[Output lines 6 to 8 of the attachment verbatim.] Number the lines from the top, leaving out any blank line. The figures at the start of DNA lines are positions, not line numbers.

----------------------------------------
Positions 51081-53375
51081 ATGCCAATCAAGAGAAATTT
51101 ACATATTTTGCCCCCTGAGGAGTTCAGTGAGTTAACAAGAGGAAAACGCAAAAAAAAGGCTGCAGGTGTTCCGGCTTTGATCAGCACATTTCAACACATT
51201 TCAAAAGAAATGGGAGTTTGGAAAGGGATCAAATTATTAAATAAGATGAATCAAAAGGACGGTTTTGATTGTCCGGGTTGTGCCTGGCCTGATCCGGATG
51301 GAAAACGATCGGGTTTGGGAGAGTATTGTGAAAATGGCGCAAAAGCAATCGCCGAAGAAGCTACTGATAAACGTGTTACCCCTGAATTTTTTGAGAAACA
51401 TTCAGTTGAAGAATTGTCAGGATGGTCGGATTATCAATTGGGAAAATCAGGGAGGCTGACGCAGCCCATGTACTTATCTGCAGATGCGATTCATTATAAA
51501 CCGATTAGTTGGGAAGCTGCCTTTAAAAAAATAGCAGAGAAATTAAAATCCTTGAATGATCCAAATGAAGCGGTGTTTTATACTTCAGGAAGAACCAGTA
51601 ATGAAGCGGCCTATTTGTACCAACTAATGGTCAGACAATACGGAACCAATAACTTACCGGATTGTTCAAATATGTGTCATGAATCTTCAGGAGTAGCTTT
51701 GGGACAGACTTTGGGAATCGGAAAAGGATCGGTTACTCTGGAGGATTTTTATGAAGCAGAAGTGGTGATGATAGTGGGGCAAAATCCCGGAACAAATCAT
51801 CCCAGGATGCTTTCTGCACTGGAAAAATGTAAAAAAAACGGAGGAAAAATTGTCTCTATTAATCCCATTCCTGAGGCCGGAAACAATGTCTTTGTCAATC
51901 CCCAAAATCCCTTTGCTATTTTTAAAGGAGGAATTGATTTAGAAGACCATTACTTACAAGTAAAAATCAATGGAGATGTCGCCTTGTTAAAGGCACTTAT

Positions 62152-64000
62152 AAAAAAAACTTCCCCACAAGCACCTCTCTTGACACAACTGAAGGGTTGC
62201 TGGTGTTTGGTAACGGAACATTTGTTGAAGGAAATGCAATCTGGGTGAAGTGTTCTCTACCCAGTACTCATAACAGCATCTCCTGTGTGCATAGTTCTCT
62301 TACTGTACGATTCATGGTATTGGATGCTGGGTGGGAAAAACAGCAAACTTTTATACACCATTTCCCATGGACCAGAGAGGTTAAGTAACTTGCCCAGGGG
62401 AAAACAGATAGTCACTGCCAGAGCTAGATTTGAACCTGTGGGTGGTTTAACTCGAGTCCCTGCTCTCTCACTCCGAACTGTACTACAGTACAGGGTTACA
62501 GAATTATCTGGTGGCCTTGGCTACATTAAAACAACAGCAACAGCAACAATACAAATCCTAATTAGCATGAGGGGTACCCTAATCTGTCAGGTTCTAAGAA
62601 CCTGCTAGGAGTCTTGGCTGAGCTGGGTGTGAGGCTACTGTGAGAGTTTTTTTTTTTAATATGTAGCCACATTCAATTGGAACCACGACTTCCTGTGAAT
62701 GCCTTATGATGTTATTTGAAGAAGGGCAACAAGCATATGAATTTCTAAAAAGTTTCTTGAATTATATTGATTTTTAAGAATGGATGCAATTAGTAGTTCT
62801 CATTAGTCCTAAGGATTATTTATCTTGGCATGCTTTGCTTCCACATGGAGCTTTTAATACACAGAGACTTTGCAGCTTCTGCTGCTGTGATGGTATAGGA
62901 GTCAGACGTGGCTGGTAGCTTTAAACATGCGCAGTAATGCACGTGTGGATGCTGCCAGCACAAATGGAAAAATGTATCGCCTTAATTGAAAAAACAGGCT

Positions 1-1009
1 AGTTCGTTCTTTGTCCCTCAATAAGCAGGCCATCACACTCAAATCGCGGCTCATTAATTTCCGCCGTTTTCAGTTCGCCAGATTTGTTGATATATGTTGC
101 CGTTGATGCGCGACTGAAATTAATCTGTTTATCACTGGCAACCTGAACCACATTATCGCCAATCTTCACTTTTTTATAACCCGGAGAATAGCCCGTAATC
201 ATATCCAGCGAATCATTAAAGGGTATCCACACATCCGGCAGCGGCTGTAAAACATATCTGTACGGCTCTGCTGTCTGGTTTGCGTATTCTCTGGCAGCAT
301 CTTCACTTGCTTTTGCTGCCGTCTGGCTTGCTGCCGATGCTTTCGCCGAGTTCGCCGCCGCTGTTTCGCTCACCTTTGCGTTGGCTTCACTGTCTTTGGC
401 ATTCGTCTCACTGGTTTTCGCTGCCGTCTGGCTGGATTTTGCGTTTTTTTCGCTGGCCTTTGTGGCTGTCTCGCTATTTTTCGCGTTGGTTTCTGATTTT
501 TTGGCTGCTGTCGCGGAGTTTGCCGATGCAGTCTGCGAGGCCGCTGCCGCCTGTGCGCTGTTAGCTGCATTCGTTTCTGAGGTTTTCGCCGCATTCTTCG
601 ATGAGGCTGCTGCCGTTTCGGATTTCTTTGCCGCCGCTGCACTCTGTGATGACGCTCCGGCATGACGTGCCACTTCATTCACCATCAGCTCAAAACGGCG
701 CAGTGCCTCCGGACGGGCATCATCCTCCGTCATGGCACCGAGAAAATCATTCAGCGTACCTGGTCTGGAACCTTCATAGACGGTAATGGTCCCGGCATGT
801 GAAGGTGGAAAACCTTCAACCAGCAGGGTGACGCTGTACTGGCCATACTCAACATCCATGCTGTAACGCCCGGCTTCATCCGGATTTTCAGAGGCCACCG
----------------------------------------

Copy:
51401 TTCAGTTGAAGAATTGTCAGGATGGTCGGATTATCAATTGGGAAAATCAGGGAGGCTGACGCAGCCCATGTACTTATCTGCAGATGCGATTCATTATAAA
51501 CCGATTAGTTGGGAAGCTGCCTTTAAAAAAATAGCAGAGAAATTAAAATCCTTGAATGATCCAAATGAAGCGGTGTTTTATACTTCAGGAAGAACCAGTA
51601 ATGAAGCGGCCTATTTGTACCAACTAATGGTCAGACAATACGGAACCAATAACTTACCGGATTGTTCAAATATGTGTCATGAATCTTCAGGAGTAGCTTT